Leadership Clarity... from Fuzzy to Focus

October 30, 2017

 

I remember learning about clarity as a child, and it was very real for me. Whether I was helping my father develop pictures in a chemical bath or watching a Polaroid picture come into focus, I saw clarity unfold before my eyes. Today I associate clarity with leadership – it’s an essential quality. Leaders need not only to see clearly, but also to communicate what they see, why it’s important, and how to proceed. Keep in mind leaders emerge from all levels of an organization, not just from the C-Suite. Here’s Team Trek's definition of a leader. Note that the definition has two parts – and both require clarity.

 

A leader is a person who knows the direction s/he wants to go and can influence the heads, hands, and hearts of others to follow.

 

Importance of clarity in Knowing Where to Go
To begin with, leaders need to be fully aware of their current circumstances, whether good or bad. In “Good To Great,” Jim Collins refers to this as confronting the brutal facts, but never losing faith in a bright future. In order to see that bright future, leaders need imagination, an ability to envision, see potential, and create in their minds what they can’t yet see with their eyes. Once they have clarity on where they’re headed, successful leaders create a “destination postcard,” a vivid snapshot for people to see and feel. And finally, leaders may need complementary partners who can bring their vision to life. These partners articulate the goals, strategies, and action steps needed to arrive at the desired destination.
 
Importance of clarity in Influencing People to Follow
In our work we have the privilege of coaching many leaders who are recent internal promotes or outside hires. During their first 90-days, we urge these new leaders to listen respectfully to others, attend to their needs, and respect their hopes and dreams. It  requires  empathy, their “social radar,” to understand how others feel and think, even when it’s not explicitly said. Effective leaders are able to show openness to and respect for others who are different or have different points of view. Once they listen to understand, leaders are better able to connect. They can tap into the hopes, dreams, and motivations of others and communicate an image of the future that motivates and draws people in. Leaders who have clarity are also able to see potential in others and encourage  their personal and professional development.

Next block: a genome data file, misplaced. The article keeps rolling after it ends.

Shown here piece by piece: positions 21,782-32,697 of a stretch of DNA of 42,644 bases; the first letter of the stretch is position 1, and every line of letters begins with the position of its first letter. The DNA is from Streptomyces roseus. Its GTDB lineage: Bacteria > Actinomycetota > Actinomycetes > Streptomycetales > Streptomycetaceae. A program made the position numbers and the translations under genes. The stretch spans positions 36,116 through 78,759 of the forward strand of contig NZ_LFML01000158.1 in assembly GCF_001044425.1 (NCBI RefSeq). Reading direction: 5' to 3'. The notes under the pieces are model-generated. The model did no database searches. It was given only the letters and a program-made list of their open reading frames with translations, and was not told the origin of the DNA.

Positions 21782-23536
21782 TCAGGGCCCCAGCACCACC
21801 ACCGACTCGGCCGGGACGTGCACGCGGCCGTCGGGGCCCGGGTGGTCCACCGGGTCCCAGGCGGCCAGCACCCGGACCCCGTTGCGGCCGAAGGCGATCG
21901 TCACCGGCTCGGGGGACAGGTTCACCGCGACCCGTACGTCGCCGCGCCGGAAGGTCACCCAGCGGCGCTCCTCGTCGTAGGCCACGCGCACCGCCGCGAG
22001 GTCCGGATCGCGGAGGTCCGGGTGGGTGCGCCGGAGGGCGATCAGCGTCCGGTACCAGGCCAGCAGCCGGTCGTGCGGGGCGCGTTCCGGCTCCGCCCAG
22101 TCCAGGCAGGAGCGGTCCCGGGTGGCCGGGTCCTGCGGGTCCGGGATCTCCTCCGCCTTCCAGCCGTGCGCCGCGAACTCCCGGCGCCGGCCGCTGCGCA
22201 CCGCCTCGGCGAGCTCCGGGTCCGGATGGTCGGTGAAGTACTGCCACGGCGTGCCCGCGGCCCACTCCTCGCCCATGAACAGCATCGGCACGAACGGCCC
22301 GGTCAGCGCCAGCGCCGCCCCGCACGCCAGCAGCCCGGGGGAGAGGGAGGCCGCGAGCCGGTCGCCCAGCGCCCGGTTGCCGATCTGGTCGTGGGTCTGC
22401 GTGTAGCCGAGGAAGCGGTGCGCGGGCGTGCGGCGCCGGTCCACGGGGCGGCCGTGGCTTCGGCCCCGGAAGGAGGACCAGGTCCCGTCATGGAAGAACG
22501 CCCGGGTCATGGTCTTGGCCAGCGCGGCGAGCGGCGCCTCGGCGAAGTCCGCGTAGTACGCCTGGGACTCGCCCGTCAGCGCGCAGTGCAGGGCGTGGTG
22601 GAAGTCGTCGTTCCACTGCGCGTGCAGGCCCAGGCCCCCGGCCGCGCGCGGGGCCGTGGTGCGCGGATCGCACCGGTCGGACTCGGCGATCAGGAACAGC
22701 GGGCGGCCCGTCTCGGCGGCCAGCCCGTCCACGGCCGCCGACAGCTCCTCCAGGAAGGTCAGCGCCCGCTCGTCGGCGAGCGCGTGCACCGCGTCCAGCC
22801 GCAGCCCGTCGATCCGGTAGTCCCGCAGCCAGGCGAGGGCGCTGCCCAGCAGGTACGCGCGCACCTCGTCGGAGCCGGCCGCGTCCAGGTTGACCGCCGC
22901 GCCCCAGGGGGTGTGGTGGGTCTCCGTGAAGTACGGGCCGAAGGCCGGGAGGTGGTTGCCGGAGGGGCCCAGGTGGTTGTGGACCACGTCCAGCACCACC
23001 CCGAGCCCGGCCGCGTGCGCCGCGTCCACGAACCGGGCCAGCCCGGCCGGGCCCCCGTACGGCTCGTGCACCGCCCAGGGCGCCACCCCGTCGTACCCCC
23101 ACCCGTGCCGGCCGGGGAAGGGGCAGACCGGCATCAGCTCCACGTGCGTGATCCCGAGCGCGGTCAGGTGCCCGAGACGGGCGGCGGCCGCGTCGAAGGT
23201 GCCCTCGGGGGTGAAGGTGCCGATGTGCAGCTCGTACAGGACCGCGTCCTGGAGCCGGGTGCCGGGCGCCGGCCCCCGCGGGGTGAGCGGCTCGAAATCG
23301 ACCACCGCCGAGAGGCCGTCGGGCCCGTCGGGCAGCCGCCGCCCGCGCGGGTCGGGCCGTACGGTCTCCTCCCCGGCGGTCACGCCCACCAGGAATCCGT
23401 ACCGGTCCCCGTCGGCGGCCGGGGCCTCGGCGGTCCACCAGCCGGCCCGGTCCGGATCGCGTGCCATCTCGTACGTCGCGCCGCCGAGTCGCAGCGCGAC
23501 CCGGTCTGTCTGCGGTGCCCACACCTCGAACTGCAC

Importance of clarity in Setting Expectations
We see a lot of otherwise gifted and talented leaders struggle when it comes to setting clear performance standards and expectations. First, leaders need clarity in their own mind about expectations. Next, they need clarity in the way they articulate performance standards. Finally, they need clarity in communicating their expectations. There is a huge potential upside if done timely and effectively…and an even bigger consequence if done poorly or not at all – loss of trust.

Team Trek is a world-class provider of leadership training, team building, coaching and culture programs. Go to www.teamtrek.com/subscribe to receive the next Journal in your inbox.


 

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